- Oxford Library of Psychology
- Oxford Library of Psychology
- About the Editors
- Introduction to The Oxford Handbook of Cognitive Neuroscience: Cognitive Neuroscience: Where Are We Now?
- Salience, State, and Expression: The Influence of Specific Aspects of Emotion on Attention and Perception
- Emotion: Generation or Construction?
- The Neuroscience of Emotion Regulation: Basic Mechanisms and Their Role in Development, Aging, and Psychopathology
- The Impact of Emotion on Cognition
- Genetics and Emotion
- Visceromotor Sensation and Control
- Development of Emotion and Social Reasoning in Adolescence
- Perception of Nonverbal Cues
- Face Recognition
- The Cognitive and Neural Basis of Impression Formation
- Theory of Mind: How Brains Think about Thoughts
- The Pleasures and Pains of Social Interactions: A Social Cognitive Neuroscience Perspective
- The Neural Underpinnings of the Experience of Empathy: Lessons for Psychopathy
- Mirror Neurons and the Perception–Action Link
- The Early Development of the Brain Bases for Social Cognition
- Conflict Monitoring and Cognitive Control
- Hierarchical Cognitive Control and the Functional Organization of the Frontal Cortex
- Decision Neuroscience
- Expectancies and Beliefs: Insights from Cognitive Neuroscience
- Cognitive Neuroscience of Numerical Cognition
- Psychopharmacology of Cognition
- Attention Deficit/Hyperactivity Disorder (ADHD)
- Post-Traumatic Stress Disorder (PTSD)
- Generalized Anxiety Disorder and Social Phobia Considered from a Cognitive Neuroscience Perspective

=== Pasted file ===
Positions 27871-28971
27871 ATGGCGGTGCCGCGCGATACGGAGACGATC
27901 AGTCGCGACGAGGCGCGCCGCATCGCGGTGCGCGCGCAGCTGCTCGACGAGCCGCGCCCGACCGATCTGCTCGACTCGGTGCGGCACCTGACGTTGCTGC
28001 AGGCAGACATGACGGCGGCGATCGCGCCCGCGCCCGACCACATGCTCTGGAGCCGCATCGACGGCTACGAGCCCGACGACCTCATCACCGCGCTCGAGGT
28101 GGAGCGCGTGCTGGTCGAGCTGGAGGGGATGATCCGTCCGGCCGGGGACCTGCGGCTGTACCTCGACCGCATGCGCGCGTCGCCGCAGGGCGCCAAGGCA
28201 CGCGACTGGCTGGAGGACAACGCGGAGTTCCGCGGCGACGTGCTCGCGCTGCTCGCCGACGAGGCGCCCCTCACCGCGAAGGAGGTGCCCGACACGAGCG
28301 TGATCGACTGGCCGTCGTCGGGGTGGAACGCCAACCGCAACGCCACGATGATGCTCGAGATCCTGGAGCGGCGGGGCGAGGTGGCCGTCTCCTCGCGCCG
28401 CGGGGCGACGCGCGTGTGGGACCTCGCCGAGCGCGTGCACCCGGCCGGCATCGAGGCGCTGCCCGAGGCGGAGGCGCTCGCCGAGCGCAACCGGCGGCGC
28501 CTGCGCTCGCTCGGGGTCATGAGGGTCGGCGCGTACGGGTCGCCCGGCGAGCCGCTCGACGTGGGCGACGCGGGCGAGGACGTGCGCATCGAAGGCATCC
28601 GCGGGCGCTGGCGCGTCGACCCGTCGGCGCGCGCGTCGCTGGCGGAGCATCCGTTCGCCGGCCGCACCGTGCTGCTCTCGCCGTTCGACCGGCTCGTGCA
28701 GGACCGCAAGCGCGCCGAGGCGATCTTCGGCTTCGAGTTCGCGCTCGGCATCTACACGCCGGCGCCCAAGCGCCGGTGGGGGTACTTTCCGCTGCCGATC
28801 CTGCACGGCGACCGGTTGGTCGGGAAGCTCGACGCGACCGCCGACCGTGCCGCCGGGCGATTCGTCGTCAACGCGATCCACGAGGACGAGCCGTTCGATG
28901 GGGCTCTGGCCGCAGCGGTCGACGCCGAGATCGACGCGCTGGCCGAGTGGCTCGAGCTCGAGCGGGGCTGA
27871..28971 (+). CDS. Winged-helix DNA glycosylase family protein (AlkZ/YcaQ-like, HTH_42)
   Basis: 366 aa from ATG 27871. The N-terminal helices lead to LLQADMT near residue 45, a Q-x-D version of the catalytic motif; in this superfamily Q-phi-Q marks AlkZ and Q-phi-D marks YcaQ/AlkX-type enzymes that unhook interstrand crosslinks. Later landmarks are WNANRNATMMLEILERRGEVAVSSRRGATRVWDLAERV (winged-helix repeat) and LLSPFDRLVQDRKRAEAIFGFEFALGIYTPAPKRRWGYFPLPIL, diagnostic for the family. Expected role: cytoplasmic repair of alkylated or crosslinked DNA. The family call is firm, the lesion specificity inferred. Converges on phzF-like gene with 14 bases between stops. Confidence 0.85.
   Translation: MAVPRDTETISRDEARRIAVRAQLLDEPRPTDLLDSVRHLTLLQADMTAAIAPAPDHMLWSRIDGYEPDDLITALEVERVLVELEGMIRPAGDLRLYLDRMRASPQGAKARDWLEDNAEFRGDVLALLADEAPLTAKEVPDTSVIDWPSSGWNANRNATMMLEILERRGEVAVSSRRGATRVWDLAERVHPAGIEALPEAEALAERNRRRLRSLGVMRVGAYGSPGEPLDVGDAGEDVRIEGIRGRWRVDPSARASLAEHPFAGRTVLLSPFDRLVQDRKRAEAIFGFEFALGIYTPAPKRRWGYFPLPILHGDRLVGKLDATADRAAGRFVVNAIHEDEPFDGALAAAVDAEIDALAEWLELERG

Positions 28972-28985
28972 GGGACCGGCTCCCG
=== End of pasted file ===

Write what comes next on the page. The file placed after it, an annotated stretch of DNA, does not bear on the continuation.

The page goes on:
- The Neurobiology of Obsessive-Compulsive Disorder
- Epilogue to The Oxford Handbook of Cognitive Neuroscience Cognitive Neuroscience: Where Are We Going?
Abstract and Keywords
Judging a person as a friend or foe, a mushroom as edible or poisonous, or a sound as an l or r are examples of categorization problems. This chapter considers the relative merits of four basic types of category learning models: rule-, prototype-, exemplar-, and cluster-based models. The history of model progression is marked by descendant models displaying increasingly sophisticated processing mechanisms that can manifest the behaviors of ancestral models. These four basic model types are related to the computations performed by four candidate learning systems in the human brain, which rely on prefrontal cortex, posterior occipital cortex, the striatum, and the medial temporal lobes. One issue raised is whether the prefrontal cortex and posterior occipital cortex support true learning systems or are better viewed as supporting general cognitive and perceptual abilities. Use of well-specified cognitive models can help answer related theoretical questions, such as how multiple learning systems contribute to categorization behavior.
Bradley C. Love, Cognitive, Perceptual, and Brain Sciences, University College London, London, UK
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